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Old 08-17-2018, 11:46 AM   #1  
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Hello lovelies!

I usually lurk, but I think for this one I need a hive mind, and the support here is unbelievable. I'm at my wits' end!


TL;DR: How on earth am I GAINING weight?


High Level: About four months ago, a work rafting trip made me get my butt back into the gym. About six weeks ago, our company closed and I began a full-time job search, also giving me lots of time to work out. I was bouncing between 273 and 280 when I started, usually sitting at 276ish. I'm not new to fitness kicks -- I've been heavy my entire life, with periods of gym focus and not. However, I am diligent about monitoring what I eat regardless of exercise. Even if I'm not in tracking mode (I can get a little intense), I sit at around 1500-1550 a day (BLT inclusive). Workouts started at 2x weekly 50 minute kickboxing in May, went to 3x in June, and have been 3-4x since July. Now, the scale is bouncing between . . . 273 and 282! (I weigh daily, once in the morning.) My measurements have not changed.


Medium Level: I know that when I start tracking food I get super intense. I also know that historically I ONLY see weight loss when I'm below 1,000 calories a day. I didn't want to do that this time--it makes my entire life revolve around food and takes me to a crazy control place that can be mentally unhealthy. I DON'T eat back or log my calories burned. A series of foot and ankle injuries means that I can't do the jumping or running portion of kickboxing (have to kick from a planted foot, cannot do mountain climbers or bear crawls, etc), so my workout is LOT easier that most of my compadres. It's still intense, though--I come home from every workout completely soaked in sweat and 100% drained.


Granular Level: I feel stronger--I hit HARD and I like that--and the food I eat is both healthy and healthfully prepared. I eat pretty clean. My macros are solid; I hit my targets for protein and sugar, am most often over around 3-5g on fat and under 70-100g on carbs. My water intake is my biggest struggle. I don't drink soda, but unless I stay very water driven I'll be around 36-48 oz a day, and my goal is 150. My digestion isn't an issue.


I've incorporated some strength training since July--not as much as I'd like. Working on basic strengthing and mobility in my hip flexors, so mostly body weight and resistance band-type stuff, and a general upper body dumbbell routine with 5/8/12lb weights. Nothing fancy--two exercises per muscle group in the 3x15 or 3x20 range.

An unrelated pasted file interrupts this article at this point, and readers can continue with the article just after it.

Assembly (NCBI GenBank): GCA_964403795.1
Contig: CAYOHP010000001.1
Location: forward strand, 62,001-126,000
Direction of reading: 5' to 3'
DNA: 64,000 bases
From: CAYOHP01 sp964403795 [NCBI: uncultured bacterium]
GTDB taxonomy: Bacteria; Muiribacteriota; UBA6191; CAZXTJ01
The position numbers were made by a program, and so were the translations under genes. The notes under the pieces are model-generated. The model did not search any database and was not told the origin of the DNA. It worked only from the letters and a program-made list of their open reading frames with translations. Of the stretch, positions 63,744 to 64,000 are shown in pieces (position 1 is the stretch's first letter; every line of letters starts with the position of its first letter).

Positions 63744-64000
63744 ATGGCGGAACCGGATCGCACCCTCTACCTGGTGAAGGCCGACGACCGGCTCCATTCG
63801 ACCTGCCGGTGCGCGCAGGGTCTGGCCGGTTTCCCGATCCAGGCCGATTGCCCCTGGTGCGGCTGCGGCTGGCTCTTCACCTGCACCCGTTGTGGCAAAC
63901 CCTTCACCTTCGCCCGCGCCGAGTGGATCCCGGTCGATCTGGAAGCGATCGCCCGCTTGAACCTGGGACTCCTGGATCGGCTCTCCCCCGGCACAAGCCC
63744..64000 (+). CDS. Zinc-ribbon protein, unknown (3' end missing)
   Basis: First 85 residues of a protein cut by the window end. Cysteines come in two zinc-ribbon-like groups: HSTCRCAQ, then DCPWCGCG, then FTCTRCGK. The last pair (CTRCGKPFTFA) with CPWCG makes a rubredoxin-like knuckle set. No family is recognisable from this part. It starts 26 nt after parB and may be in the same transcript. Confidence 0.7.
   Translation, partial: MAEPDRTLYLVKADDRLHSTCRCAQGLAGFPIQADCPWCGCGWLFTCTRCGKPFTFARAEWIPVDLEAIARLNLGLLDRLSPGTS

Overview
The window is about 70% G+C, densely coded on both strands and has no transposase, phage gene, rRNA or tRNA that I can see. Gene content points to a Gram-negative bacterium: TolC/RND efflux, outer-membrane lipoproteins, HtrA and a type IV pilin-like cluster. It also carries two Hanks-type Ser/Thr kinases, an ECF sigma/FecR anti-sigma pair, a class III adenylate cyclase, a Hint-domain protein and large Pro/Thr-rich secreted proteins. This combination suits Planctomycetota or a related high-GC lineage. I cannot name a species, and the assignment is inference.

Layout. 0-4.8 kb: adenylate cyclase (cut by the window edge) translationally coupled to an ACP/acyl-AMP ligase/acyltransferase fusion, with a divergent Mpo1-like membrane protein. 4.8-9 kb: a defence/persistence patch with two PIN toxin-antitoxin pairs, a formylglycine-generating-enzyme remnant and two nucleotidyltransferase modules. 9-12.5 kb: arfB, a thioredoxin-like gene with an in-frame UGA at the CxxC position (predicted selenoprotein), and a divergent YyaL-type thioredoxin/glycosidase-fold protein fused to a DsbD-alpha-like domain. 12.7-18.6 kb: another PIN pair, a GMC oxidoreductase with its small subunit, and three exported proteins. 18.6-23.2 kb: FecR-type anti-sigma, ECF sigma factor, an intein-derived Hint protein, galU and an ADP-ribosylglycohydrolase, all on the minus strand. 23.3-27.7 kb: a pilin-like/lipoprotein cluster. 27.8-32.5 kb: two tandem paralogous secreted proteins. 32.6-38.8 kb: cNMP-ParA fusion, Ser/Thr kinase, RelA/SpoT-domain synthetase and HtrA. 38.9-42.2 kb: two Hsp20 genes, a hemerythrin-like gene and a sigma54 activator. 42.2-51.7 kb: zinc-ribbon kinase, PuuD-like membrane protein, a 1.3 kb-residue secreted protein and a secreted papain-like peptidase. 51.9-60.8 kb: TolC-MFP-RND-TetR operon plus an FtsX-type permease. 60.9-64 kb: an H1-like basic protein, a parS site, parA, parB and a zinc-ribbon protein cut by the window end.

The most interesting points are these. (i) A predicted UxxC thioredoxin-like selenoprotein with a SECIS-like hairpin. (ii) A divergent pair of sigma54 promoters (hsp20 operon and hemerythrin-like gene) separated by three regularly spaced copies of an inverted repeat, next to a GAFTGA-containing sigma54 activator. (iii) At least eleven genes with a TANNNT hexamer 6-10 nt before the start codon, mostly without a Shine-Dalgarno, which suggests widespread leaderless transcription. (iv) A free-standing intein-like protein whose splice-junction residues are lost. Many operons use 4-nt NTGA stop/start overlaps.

My first thought was to blame the stupid scale--a philosophy that I'm still willing to get behind. It WILL change if I weigh myself multiple times, but when I check it with known(ish) weights--my dumbbells, etc--it's accurate. My 12lb dumbbell came in at 12.1; both together came in at 24.3. Other reason for thinking it's the scale is that I visited my parents two weeks ago. Before I left I was consistently 273/274/272. Weighed in on Mom's scale on arriving: 272.9. Weighed in two weeks later, the morning I left: 272.9. Woke up at home the next morning: 280. Except for one 273 day, it's been 280/280.2/281/282 in the two weeks since.


I know the scale isn't everything, but if I've gained 10lbs without knowing, I'm doing something very wrong. My daily intake just doesn't have that kind of variance, and I don't think I'm slacking on my workouts, but years of doctor's visits and endocrine checks have told me that I'm not a unicorn--my chemicals test fine. (I'm dubious, but who isn't?) I had some lovely measurement changes from Week 1 to Week 2, but they've stayed the same since then.


The almighty internet search mostly yields weight swing advice from early in or if there's a major salt or dietary change. That's not really where I am. If I search "4 months" I get a lot of people who have lost 20 lbs.


Please let me know your thoughts! I can't figure out what I'm doing wrong or why I'm trying to break the laws of physics. At the very least, please tell me I'm not crazy.
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Old 08-17-2018, 02:37 PM   #2  
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I wish I had some answers for you! I stayed at the same weight for a year then slowly gained 10lbs the following year even though I eat pretty clean I would say 75% of the time. I watch my sugar, carbs and calories. I work out 2-5 days a week cardio 30 min and then weights 30 min with each session. So I understand your frustration. Maybe someone will post some insights?
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Old 08-17-2018, 09:39 PM   #3  
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I have heard of this happening occasionally. Our bodies do not want us to lose weight. Since you're doing some heavy exercise, you are increasing muscle. It just might take a while longer for your body to realize that you're serious about this and release some of the weight. Nothing that you're doing is unhealthy, so I'm not going to tell you to stop doing it. If nothing else, you are increasing your lean body mass and getting healthy nutrients. The most I would do is switch things around a bit. Your body might be so used to what you're doing that it is just "ho hum!" I think/hope you will soon start to see some losses.
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Old 08-17-2018, 11:08 PM   #4  
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The most important part of losing weight is diet. Maybe your diet isn't as healthy as you think. What are you eating?

3-5g fat per day is way too little, and not safe. Is that a typo? Do you mean 35g?
Are you eating vegetables?
You say you hit your targets for protein and sugar, but what are your targets?